“While women mostly occupy the most precarious jobs, practically all of the super rich are men,” according to the report.

Youth unemployment

Unemployment rate in Spain is now 16 percent. Photo: AFP

At it's peak in 2013, unemployment among the under-25s in Spain was tipping 55 percent, a rate that dropped to 37 percent by the end of last year.

But the average annual salary of young people who enter the labour market have is 33 percent lower than in 2008.

Additionally, part-time contracts for them have grown three times faster than for the rest. Now, around 54 percent of those employed are on temporary contracts.

Wages haven't increased

Despite an improvement in the economy, the remuneration of workers has not recovered since 2009. While hourly productivity has increased by 6 percent since 2012, wage cost of each has only increased by 0.6 percent.

Hope for a better future?

A recent survey revealed that 68 percent of people in Spain think that it is difficult or impossible for the average citizen to increase their savings, no matter how hard they work.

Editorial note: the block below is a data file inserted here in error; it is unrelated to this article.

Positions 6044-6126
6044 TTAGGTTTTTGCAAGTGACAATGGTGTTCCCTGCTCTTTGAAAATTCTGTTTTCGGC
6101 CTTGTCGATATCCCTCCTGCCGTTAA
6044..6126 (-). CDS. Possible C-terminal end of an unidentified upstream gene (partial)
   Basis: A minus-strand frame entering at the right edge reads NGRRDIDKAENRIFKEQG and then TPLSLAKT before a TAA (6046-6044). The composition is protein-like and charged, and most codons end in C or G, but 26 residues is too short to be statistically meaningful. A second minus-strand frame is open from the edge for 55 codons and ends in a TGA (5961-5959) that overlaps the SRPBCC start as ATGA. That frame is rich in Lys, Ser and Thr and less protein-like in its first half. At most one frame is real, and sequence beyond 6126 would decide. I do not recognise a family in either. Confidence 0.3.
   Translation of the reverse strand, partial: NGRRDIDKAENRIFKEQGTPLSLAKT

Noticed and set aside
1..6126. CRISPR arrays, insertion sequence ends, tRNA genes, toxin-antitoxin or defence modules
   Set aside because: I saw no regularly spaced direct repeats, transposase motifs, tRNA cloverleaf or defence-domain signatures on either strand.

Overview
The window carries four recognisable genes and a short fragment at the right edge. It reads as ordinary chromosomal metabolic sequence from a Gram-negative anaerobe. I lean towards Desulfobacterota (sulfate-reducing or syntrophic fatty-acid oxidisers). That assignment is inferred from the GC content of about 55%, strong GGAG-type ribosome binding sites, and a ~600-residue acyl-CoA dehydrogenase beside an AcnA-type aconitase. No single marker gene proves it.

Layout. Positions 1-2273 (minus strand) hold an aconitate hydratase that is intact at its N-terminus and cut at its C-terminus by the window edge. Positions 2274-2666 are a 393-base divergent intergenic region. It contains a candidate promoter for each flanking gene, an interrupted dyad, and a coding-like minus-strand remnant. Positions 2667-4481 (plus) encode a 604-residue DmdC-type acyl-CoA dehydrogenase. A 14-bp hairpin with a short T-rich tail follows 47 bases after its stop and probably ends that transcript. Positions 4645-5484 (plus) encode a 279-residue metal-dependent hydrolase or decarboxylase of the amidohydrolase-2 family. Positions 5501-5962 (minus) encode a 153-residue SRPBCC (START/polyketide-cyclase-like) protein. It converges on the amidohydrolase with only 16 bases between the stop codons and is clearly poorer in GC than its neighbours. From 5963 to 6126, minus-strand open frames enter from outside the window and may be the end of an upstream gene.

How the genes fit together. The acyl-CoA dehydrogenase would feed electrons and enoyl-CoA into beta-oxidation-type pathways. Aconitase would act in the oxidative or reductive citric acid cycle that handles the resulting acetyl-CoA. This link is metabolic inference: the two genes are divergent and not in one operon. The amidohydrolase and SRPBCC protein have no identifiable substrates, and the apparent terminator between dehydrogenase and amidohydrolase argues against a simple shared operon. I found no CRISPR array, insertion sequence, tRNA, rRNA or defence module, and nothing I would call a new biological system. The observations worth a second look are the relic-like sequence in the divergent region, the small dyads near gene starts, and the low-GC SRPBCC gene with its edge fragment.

Public spending

Two out of every ten euros of public spending went to the wealthiest ten percent of the population.

Investment in education has fallen by 30 percent since 2010, with families being forced to make up the difference by spending 37.2 percent more on education costs.

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Sitges Mayor among others arrested in police investigation of alleged corruption



Aurora Carbonell, the mayor of Sitges and from the ERC party, has been arrested in connection with an alleged corruption investigation, that has also implicated 12 other people, including eight local councillors from the period 2017-2022.

At least four people have been arrested as part of the case, including the local ERC councillor Jaume Monasterio, who was responsible for public works in the last legislature.

The group are being investigated for the crimes of misuse of public funds, embezzlement, and falsification of documents in the awarding of grants and minor contracts in the previous two mandates.

The Spanish National Police and officers of their Economic and Fiscal Crime Unit (UDEF) carried out several searches on Wednesday morning in Sitges, including municipal offices and the homes of two people. The investigation is focused into the process of subsidies granted by the Sitges Town Council to the social entity ‘Taula del Tercer Sector’ (Third Sector Board) and another local co-operative. The police seized documents relating to the entities under investigation.